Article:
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The decline of margin lending

One of the features of the equity market bull run into 2007 was rapid growth in margin lending. Between January 2000 and September 2007, the total amount of outstanding margin loans in Australia grew from around $6 billion to over $40 billion. While this still did not represent a large fraction of the total capitalisation of the Australian market (around 3% of the total in 2007), it was a significant development for the retail end of the market.

When the equity market plunged during the GFC, so too did the volume of margin lending. In March 2009, total margin lending had shrunk to around $20 billion.

This makes intuitive sense. With the value of collateral sharply diminished, and confidence at reduced levels, it’s no surprise that margin lending levels fell sharply. What’s more interesting is what has happened since then.

As the chart below shows, since the bottom of the market in March 2009, equities have made good headway. While still not at pre-GFC levels, they have delivered healthy returns in recent years. Total margin lending, however, has continued to slide towards $10 billion, even as confidence has been returning to the market.

Chart 1. ASX200 and total margin loans outstanding

RM 7Feb Chart

RM 7Feb Chart

To our way of thinking, this is a healthy development. Some reasons to be wary of margin lending include:

  • it tends to be an expensive form of funding. Margin lending only benefits the investor where the return on the equities exceeds the cost of the debt. With the long run average return on equities running at perhaps 11% per annum, there isn’t much room left after paying interest rates close to 8%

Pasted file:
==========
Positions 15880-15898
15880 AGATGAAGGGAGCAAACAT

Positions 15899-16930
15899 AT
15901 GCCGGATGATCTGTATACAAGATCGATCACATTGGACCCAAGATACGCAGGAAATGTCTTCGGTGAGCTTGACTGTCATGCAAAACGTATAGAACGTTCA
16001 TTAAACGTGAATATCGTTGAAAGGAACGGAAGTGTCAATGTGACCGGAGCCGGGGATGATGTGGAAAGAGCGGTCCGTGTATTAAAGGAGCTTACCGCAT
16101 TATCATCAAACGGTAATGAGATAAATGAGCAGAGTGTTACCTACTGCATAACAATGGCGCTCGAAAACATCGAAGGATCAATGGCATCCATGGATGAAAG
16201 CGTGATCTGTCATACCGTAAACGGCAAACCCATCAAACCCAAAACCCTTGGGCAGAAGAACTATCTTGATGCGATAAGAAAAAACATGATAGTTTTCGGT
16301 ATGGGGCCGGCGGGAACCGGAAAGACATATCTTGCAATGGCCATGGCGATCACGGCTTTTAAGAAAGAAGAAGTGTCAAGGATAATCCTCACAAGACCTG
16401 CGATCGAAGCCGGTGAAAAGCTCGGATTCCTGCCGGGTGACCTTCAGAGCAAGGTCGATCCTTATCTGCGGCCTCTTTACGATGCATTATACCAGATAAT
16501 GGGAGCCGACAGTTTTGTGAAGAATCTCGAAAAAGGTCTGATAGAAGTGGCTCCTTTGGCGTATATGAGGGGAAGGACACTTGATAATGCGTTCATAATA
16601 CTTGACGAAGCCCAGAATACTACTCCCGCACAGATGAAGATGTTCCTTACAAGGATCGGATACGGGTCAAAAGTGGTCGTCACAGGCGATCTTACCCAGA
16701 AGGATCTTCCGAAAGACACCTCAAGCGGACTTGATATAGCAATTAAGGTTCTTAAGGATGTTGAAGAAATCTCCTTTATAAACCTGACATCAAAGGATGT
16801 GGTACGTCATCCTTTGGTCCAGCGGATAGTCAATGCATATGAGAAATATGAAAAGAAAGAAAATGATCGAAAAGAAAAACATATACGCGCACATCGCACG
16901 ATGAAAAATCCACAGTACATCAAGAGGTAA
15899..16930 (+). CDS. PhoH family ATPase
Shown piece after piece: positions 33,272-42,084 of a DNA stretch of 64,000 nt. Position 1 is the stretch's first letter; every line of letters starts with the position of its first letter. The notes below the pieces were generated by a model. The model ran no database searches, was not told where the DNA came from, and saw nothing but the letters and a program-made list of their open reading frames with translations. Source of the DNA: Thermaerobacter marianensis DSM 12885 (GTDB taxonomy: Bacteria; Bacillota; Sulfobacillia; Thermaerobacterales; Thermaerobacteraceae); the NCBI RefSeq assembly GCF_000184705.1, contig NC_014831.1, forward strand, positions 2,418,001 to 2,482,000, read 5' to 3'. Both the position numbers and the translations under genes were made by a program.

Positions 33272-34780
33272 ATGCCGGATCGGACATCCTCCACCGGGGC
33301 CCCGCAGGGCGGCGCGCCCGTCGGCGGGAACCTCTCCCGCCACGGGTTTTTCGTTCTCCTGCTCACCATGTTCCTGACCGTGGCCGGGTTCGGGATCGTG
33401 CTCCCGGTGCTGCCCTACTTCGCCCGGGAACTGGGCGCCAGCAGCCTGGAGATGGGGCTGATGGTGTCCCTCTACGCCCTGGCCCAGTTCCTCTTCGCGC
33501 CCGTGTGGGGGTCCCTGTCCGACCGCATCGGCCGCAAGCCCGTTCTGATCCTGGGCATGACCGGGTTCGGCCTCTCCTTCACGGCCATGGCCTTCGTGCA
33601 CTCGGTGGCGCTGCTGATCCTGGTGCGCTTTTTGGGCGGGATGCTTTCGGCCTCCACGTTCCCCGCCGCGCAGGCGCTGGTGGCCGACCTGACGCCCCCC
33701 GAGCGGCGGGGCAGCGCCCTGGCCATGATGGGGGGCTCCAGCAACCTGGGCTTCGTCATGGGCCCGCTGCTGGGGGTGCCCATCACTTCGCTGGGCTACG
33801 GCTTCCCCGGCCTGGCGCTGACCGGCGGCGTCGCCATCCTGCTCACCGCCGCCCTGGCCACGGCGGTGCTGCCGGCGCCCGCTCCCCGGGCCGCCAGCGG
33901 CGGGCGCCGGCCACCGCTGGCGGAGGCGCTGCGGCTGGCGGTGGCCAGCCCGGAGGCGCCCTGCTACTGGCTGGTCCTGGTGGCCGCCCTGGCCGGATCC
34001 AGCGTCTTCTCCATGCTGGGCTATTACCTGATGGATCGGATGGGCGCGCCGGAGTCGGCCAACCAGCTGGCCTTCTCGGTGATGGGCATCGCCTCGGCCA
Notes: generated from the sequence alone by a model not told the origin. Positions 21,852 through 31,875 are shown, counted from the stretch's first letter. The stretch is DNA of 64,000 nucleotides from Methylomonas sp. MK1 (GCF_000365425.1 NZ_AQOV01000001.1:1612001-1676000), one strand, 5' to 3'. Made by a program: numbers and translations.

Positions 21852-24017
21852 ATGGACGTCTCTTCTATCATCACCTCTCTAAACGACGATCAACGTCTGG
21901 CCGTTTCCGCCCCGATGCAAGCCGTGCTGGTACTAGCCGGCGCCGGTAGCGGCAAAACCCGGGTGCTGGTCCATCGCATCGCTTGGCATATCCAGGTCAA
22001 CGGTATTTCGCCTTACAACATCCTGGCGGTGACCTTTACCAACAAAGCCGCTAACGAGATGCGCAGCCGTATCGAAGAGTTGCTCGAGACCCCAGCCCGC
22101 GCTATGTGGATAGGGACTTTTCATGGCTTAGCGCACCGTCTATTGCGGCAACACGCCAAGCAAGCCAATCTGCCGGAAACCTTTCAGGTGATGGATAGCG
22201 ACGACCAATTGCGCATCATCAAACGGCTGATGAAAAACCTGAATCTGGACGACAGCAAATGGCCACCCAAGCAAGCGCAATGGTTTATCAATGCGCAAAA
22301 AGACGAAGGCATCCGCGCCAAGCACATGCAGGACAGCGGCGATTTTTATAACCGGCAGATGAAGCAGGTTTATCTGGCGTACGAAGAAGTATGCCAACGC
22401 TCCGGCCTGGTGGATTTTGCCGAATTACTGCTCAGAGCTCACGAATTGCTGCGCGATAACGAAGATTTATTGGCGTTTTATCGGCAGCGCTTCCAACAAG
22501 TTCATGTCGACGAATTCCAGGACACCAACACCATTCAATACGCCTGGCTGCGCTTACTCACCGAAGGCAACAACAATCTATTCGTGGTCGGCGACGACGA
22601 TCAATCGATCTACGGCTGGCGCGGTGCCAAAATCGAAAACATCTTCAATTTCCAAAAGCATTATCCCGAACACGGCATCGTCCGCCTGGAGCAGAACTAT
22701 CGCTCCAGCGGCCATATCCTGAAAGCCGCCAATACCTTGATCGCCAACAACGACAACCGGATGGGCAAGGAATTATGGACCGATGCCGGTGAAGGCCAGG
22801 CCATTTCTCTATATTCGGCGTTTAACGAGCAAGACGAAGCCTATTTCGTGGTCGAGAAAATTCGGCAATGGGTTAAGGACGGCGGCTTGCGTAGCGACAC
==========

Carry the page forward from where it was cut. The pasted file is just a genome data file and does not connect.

• this benefit disappears altogether if margin calls force you to sell at the wrong time. After a significant fall in share prices, the most successful investors tend to be the ones buying. Often, they are buying from margin borrowers, who have no choice but to sell 

  • debt funding of any sort tends to bring with it sleepless nights. A cool head is a prerequisite to good investment decisions, and when things get challenging, high levels of debt are a menace to good order.

At Montgomery, we sit in the far corner of the room. We use no leverage, and usually have a material part of our funds sitting in cash. We also avoid investing in companies that have material debt on their balance sheets. This absence of leverage helps foster a steady approach to our decision-making when market conditions become challenging, as they often do.

It is unlikely we will change our attitude towards debt any time soon, but if we were to wake up one day and decide that some leverage would be good, it is unlikely to be a margin loan.

It will be interesting to see what happens to the margin lending industry from here. We expect that having learned some of the above lessons the hard way, investors who do gear into shares are increasingly doing so by borrowing against residential property. Provided gearing levels are kept to prudent levels, this type of borrowing is likely to deliver a much better experience for borrowers. Nevertheless, if markets continue to rise, it is likely that investors will become more adventurous and margin lending may return, with its higher cost of borrowing.

Over time, of course, a new generation of investors will emerge. Without the benefit of first-hand experience of the GFC, they may embrace margin lending as a shortcut to wealth. When that happens, we will be checking our valuations closely, probably starting to count the rows to the nearest exit.

This cautious approach will no doubt cause some investors to miss out on heady gains. However, patience is a great virtue in investing. On the road to wealth there are many shortcuts that offer themselves to the unwary, and for long-term investors, it’s wise to think carefully about these shortcuts, or avoid them altogether.

Roger Montgomery is the founder and Chief Investment Officer at The Montgomery Fund, and author of the bestseller ''


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